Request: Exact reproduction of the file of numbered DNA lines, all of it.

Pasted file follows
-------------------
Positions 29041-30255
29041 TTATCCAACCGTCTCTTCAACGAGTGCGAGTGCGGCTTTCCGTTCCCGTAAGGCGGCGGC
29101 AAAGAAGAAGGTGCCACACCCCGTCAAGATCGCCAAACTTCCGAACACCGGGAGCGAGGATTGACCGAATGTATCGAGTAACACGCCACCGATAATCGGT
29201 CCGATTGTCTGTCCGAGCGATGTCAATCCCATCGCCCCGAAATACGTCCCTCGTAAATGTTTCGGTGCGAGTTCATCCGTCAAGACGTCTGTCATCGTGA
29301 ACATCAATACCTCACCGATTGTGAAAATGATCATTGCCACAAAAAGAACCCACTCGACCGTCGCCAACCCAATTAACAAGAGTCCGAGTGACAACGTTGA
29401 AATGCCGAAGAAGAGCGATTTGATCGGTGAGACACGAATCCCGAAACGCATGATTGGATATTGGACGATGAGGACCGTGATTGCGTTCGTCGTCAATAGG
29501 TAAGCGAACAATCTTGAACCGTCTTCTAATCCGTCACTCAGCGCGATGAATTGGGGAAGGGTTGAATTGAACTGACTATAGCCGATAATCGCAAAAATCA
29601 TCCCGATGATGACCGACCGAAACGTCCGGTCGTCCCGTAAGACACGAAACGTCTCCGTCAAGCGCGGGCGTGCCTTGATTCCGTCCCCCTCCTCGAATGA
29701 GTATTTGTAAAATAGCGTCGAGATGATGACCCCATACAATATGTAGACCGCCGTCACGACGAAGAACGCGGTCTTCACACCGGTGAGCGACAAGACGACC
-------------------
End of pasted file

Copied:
Positions 29041-30255
29041 TTATCCAACCGTCTCTTCAACGAGTGCGAGTGCGGCTTTCCGTTCCCGTAAGGCGGCGGC
29101 AAAGAAGAAGGTGCCACACCCCGTCAAGATCGCCAAACTTCCGAACACCGGGAGCGAGGATTGACCGAATGTATCGAGTAACACGCCACCGATAATCGGT
29201 CCGATTGTCTGTCCGAGCGATGTCAATCCCATCGCCCCGAAATACGTCCCTCGTAAATGTTTCGGTGCGAGTTCATCCGTCAAGACGTCTGTCATCGTGA
29301 ACATCAATACCTCACCGATTGTGAAAATGATCATTGCCACAAAAAGAACCCACTCGACCGTCGCCAACCCAATTAACAAGAGTCCGAGTGACAACGTTGA
29401 AATGCCGAAGAAGAGCGATTTGATCGGTGAGACACGAATCCCGAAACGCATGATTGGATATTGGACGATGAGGACCGTGATTGCGTTCGTCGTCAATAGG
29501 TAAGCGAACAATCTTGAACCGTCTTCTAATCCGTCACTCAGCGCGATGAATTGGGGAAGGGTTGAATTGAACTGACTATAGCCGATAATCGCAAAAATCA
29601 TCCCGATGATGACCGACCGAAACGTCCGGTCGTCCCGTAAGACACGAAACGTCTCCGTCAAGCGCGGGCGTGCCTTGATTCCGTCCCCCTCCTCGAATGA
29701 GTATTTGTAAAATAGCGTCGAGATGATGACCCCATACAATATGTAGACCGCCGTCACGACGAAGAACGCGGTCTTCACACCGGTGAGCGACAAGACGACC